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RESP – Registered Education Savings Plan for Canadian Children

With the rising tuition costs of post-secondary education, it’s more important than ever to start saving for your child’s education as early as possible. One of the best ways to do this is through a Registered Education Savings Plan (RESP). But what is an RESP?

This blog post will explain an RESP, how it works, and the benefits of opening one. Let’s get started.

What Is RESP?

RESP is tax-free savings account for a child’s future post-secondary education, partially funded by the Canadian government. The account grows tax-free, and the federal government contributes through the Canada Education Savings Grant (CESG).

Three entities are involved in an RESP:

  • Subscriber: The person who opens and contributes to the account.
  • Beneficiary: The child who receives the contributions for education expenses. Family plans can have multiple beneficiaries.
  • Promoter: An organization that offers RESPs, such as a bank, credit union, or group scholarship provider.

Types Of RESPs

  • Individual or Non-Family RESP Plans: With these plans, anyone can start saving for a beneficiary’s education by setting up an individual Registered Education Savings Plan (RESP). The subscriber does not need to be related to the beneficiary. They can make flexible contributions up to the annual limit, and the beneficiary may be eligible for the Canada Education Savings Grant and Canada Learning Bond.
  • Family RESP Plans: These plans involve one or more beneficiaries that must be related to the subscriber by blood or adoption. With these plans, the subscriber can self-direct the payment plan and make payments as they see fit. In addition, the subscriber can designate portions of the RESP for specific beneficiaries. The account’s earnings will be divided among beneficiaries, with one potentially receiving the Canada Education Savings Grant (CESG).
  • Group RESP Plans: With a group RESP, you pool your contributions with those of other investors to save for a specified number of children who may or may not be related to you. These plans usually have more rules and restrictions than other types of RESPs and fixed payment schedules. If you miss a payment, there may be penalties involved. The earnings from your and other investors’ contributions are pooled together and usually invested in low-risk investments selected by the group scholarship provider. This way, the money can grow over time while still being accessible when your child or children reach college age.

What Are The Benefits Of RESPs?

  • Savings Grow Tax-Free: With a Registered Education Savings Plan (RESP), the money you save for your child’s post-secondary education grows tax-free.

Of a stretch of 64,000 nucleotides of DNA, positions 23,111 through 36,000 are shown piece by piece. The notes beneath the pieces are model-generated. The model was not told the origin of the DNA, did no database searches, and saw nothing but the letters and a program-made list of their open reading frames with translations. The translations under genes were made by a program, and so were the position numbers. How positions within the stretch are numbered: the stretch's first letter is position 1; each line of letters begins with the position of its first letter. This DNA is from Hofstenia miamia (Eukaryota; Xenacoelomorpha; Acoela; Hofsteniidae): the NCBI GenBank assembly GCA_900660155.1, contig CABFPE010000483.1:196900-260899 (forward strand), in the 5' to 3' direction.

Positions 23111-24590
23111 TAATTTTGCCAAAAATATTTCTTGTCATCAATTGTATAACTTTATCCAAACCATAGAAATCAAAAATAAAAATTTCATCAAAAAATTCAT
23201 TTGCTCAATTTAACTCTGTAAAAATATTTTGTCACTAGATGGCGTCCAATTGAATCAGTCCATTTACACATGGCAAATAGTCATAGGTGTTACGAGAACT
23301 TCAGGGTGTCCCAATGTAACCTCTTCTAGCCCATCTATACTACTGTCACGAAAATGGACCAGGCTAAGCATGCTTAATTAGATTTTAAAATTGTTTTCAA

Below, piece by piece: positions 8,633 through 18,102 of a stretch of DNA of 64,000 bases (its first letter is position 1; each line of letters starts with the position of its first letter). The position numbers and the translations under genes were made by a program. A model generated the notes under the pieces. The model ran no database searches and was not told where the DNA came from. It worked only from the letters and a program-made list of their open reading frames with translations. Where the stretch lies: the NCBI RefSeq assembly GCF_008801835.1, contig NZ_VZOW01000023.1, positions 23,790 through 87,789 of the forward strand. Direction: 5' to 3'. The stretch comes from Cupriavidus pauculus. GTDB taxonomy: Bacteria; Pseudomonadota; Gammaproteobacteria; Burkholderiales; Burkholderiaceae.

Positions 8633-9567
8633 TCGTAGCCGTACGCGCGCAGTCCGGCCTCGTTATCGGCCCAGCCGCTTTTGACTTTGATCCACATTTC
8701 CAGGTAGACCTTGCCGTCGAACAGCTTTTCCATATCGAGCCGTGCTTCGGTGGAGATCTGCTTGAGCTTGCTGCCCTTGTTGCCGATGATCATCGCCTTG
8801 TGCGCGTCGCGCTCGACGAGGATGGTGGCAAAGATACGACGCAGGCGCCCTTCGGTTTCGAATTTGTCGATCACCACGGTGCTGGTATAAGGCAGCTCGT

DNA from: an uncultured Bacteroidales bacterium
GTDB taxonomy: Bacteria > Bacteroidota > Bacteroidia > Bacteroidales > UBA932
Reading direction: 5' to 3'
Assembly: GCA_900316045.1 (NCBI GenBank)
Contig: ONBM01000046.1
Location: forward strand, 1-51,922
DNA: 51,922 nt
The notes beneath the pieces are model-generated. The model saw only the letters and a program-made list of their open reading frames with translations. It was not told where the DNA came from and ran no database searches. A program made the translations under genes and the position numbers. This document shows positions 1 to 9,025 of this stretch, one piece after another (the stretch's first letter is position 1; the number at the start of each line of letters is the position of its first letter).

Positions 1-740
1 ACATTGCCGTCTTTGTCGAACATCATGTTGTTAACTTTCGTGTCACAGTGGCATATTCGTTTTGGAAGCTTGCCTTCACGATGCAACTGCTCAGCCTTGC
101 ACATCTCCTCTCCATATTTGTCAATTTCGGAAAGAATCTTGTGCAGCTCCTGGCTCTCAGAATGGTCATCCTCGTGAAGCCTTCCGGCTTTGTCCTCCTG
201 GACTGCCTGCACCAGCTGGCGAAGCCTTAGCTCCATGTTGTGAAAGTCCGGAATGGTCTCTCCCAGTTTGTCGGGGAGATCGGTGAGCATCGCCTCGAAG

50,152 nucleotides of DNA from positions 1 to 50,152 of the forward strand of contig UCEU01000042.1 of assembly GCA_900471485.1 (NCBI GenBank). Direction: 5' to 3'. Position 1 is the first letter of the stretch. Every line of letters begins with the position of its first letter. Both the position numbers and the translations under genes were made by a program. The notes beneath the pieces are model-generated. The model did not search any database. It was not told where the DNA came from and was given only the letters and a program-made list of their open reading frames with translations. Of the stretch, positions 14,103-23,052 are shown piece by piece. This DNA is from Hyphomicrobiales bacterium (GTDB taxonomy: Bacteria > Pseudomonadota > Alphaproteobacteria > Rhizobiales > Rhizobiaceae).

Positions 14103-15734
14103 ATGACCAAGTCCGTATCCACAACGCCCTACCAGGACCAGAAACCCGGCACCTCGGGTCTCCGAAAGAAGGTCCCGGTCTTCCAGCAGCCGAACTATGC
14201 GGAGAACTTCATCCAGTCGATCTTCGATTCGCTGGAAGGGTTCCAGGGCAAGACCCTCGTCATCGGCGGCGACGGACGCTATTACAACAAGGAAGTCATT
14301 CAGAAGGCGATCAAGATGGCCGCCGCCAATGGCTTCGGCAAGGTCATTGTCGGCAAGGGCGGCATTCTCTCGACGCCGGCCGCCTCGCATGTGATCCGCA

• Contributions Are Not Tax Deductible: Unlike Registered Retirement Savings Plan (RRSPs), contributions to an RESP are not tax deductible.
  • RESP Government Grants: To help you save for your child’s future education, the government will match 20% of your RESP contributions up to $2,500 per year. That means an extra $500 in your RESP each year. Beneficiaries of an RESP can also receive the Canada Learning Bond and the Canada Education Savings Grant and grant money for higher education.
  • Anyone Can Contribute: Parents, grandparents, relatives and friends can contribute to an RESP. Even strangers can contribute to educational assistance payments if they are prepared to name the child as the beneficiary.

What Are The Limitations?

Despite the many benefits of RESPs, there are some limitations to consider:

  • The biggest limitation is that any child can only receive a maximum lifetime total of $7,200 from the CESG.
  • There is no annual limit on contributions made by the subscriber when setting up multiple plans, but there is a lifetime contribution limit per beneficiary of $50,000. Over-contributing to an RESP will result in monthly taxes, which must be withdrawn to avoid accruing interest. A tax-free savings account has an annual limit of $6,000 for 2022 with no lifetime limit.
  • If the subscriber of an RESP dies intestate (without a will), the RESP’s contributions will go to the deceased subscriber’s estate. This would mean that a court would decide what happens with the money in the RESP, which could put the beneficiaries at risk of not receiving any mutual funds.

Get Started Now

For a family with young children, saving for their future education can be a top priority. A Registered Education Savings Plan (RESP) is one way to save, and it offers several tax advantages. Also, the Canadian government will give you the educational assistance payment to help with your savings.

Having a financial advisor help, you set up and maintain your RESP can ensure that your savings are maximized and that you’re taking advantage of all the benefits available.

We can help you start saving for your children’s education with an RESP. We make it easy to open an account and automate your contributions, so you can focus on what’s important – raising happy, healthy kids.

Talk to our advisor today about how we can help you reach your financial goals.



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